Wireless Card Says "Connected" but Won't Connect!
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Thread: Wireless Card Says "Connected" but Won't Connect!

  1. #1

    Question Wireless Card Says "Connected" but Won't Connect!

    I've been working on this one for the past few hours, and it's driving me MAD:

    Windows 98 Second Edition
    Trendnet wireless card
    Microsoft wireless router

    Here's what I'm looking at:

    1) Router is properly configured and connected. Two other machines are connected to the router via wired connections successfully.
    2) No security whatsoever, meaning no encryption...just until I can establish a wireless connection. Keeping it basic until I can figure out this problem.
    3) The trouble computer is configured correctly. IP, DHCP, DNS, Gateway, and Submask settings are all correctly configured.
    4) Drivers installed for the card.
    5) Configuration utility for the card shows the card as CONNECTED, green light and strong connection.
    6) Router configuration menu identifies the computer as successfully connected.

    However, despite the green card and confirmed connection, as soon as I open Explorer, I get "Page Cannot be Displayed". WTC?! That doesn't make sense!

    So how can the card AND the router show me as connected, but I still can't connect? I can't even ping the router!
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  2. #2
    Right turn Clyde Nokia's Avatar
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    Thats a weird one, connected but cant ping the router.

    When you say the router shows you as connected does it tell you the right IP address for the wireless connection?

    First steps I would say are to check you dont have a MAC address filter or IP address filter enabled.

    If you could ping it, I would say the problem was with your IE configuration but since you cant ping it the problem obviously lies within the physical connection. Does you router have a setting to block all internal pings?

    Try pinging another computer on you network.

    See how that goes!
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  3. #3
    Macht Nicht Aus moxnix's Avatar
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    I think Nokia hit it on the head......you are not getting a workable IP from your router. Click on the icon in your system tray that shows you are connected and then go to the support tab and check the address you have been given. It should be something like 192.68.0.103 (100-199) and a subnet mask of 255.255.255.0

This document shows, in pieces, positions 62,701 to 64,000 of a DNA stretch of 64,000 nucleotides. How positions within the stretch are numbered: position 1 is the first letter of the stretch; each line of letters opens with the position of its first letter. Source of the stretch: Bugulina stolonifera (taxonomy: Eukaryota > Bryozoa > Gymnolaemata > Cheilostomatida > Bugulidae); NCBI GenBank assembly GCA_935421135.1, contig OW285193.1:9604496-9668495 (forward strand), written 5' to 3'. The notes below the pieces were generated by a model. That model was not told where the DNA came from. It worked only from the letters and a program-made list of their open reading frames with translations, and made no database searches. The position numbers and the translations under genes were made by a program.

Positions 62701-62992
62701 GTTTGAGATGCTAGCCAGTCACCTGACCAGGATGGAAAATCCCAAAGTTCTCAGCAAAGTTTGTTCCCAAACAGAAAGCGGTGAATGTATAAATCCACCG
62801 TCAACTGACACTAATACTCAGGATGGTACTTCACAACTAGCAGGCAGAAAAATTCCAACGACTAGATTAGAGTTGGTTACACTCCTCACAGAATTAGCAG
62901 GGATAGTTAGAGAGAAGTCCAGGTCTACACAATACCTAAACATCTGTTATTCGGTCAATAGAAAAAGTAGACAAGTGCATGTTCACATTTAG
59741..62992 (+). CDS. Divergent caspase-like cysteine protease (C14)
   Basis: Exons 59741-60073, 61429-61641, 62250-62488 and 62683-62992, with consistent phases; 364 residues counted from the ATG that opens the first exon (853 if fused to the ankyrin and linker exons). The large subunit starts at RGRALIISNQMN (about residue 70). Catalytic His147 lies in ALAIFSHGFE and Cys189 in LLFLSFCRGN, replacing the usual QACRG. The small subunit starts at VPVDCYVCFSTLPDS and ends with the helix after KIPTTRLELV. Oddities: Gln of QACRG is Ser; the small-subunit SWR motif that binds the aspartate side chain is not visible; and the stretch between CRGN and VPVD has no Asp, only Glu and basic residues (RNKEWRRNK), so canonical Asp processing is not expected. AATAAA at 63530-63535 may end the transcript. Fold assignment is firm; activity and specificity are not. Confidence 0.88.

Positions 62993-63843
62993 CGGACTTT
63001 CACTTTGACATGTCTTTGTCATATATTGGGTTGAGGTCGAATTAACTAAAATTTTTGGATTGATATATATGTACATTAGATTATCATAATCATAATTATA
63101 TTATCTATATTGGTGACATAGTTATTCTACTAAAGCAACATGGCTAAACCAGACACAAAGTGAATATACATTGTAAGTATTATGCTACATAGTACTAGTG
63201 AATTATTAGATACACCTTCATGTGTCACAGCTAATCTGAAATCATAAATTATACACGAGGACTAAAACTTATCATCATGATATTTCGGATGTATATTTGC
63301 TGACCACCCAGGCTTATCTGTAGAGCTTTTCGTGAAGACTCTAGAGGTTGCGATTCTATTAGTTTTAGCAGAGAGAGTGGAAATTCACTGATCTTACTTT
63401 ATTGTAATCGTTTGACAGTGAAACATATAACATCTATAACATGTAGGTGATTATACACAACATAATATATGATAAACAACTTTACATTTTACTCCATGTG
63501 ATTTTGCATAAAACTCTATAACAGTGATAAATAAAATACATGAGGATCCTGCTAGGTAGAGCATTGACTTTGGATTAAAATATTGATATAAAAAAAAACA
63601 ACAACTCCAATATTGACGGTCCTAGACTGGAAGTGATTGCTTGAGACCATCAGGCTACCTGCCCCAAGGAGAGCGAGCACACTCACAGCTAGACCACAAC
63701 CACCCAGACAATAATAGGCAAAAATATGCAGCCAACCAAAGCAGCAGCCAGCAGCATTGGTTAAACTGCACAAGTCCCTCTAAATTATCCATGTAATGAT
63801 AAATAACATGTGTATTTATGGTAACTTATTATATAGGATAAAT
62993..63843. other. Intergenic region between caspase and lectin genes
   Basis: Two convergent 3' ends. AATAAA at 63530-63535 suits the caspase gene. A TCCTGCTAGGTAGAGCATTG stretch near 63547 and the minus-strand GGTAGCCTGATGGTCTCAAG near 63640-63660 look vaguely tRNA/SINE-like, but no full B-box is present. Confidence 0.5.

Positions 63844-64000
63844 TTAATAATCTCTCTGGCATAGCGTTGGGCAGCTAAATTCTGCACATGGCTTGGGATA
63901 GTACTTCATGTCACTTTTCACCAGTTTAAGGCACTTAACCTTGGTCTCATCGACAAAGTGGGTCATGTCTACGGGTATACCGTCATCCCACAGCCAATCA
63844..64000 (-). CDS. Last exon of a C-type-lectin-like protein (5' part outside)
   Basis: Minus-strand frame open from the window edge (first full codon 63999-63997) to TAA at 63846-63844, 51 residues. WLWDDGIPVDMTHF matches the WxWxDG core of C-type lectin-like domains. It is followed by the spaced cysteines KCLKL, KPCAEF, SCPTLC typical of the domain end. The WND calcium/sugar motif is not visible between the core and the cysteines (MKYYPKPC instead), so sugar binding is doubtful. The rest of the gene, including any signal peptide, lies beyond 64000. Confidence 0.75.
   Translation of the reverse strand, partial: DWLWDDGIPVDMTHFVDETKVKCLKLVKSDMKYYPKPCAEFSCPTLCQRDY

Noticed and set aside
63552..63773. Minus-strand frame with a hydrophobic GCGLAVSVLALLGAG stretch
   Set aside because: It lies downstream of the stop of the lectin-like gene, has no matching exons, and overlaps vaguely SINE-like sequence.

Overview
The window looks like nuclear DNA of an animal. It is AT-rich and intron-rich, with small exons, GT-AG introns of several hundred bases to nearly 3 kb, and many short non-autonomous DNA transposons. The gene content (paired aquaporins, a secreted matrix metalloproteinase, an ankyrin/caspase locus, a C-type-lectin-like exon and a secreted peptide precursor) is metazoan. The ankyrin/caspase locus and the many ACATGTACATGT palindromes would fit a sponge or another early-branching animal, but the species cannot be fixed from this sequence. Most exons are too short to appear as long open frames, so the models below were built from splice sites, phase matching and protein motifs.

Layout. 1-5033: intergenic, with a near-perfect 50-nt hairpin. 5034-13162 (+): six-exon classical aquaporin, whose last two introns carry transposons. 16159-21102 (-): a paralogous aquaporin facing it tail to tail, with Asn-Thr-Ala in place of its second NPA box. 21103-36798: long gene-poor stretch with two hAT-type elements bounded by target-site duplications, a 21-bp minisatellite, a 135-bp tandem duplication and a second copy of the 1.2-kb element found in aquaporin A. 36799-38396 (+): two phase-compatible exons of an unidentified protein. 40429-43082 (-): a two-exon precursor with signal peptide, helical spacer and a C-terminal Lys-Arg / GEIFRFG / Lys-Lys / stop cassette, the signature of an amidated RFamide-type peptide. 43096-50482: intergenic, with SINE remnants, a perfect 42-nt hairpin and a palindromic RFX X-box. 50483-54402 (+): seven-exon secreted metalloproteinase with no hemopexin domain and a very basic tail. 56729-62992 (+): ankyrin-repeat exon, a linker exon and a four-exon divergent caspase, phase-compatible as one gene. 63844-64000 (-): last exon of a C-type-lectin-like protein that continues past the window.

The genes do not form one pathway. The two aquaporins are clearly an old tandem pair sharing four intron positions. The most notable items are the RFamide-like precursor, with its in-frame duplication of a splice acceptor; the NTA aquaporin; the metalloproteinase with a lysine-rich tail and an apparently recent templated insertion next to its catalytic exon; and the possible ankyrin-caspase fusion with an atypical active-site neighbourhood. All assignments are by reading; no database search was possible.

You might have to manually enter one, if all else fails.
    \"Life should NOT be a journey to the grave with the intention of arriving safely in an attractive and well preserved body, but rather to skid in sideways, Champagne in one hand - strawberries in the other, body thoroughly used up, totally worn out and screaming WOO HOO - What a Ride!\"
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  4. #4
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    If you are using internal static IP's and have the DHCP server enabled on the router that is what will happen.


    It's worth it to check.
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  5. #5
    Yep, believe it or not, I've actually checked all that.

    Router address is 192.168.2.1 with subnet mask 255.255.255.0. The card's configuration settings are set so that the primary DNS and gateway are 192.168.2.1.

    The router does have DHCP enabled, and I've tried configuring the card with both the static IP of 192.168.2.6 (which is indeed free) and the automatic IP, so I have indeed tried that setting both ways. No difference.

    So it's quite a quandry! I've checked the smaller, usually lesser-noticed settings...Channel is set to 6 on both router and card configuration...got the SSID right...no encryption...Preamble set to auto on the card config...all other minor settings set to auto...no IP or MAC filtering on the router...still no luck.
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  6. #6
    Just a Virtualized Geek MrLinus's Avatar
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    When you put in the static IP address did you also put in DNS addresses?
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  7. #7
    Yep, sure did. Put in the 192.168.2.1 address of the router for that.
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  8. #8
    Macht Nicht Aus moxnix's Avatar
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    ?? but you still haven't said what the IP the box you are trying to connect has for an IP. It may be connecting to the router but on an IP that is not useable to connect to the net.
    \"Life should NOT be a journey to the grave with the intention of arriving safely in an attractive and well preserved body, but rather to skid in sideways, Champagne in one hand - strawberries in the other, body thoroughly used up, totally worn out and screaming WOO HOO - What a Ride!\"
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  9. #9
    I've tried configuring the card with both the static IP of 192.168.2.6 (which is indeed free) and the automatic IP
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  10. #10
    Just a Virtualized Geek MrLinus's Avatar
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    Put in the 192.168.2.1 address of the router for that.
    I meant, did you put in your ISPs DNS? Avoid using the router for it. As odd as it sounds, although the router should push it through it may not. Also, I'm not sure how well Win98 supports wireless..
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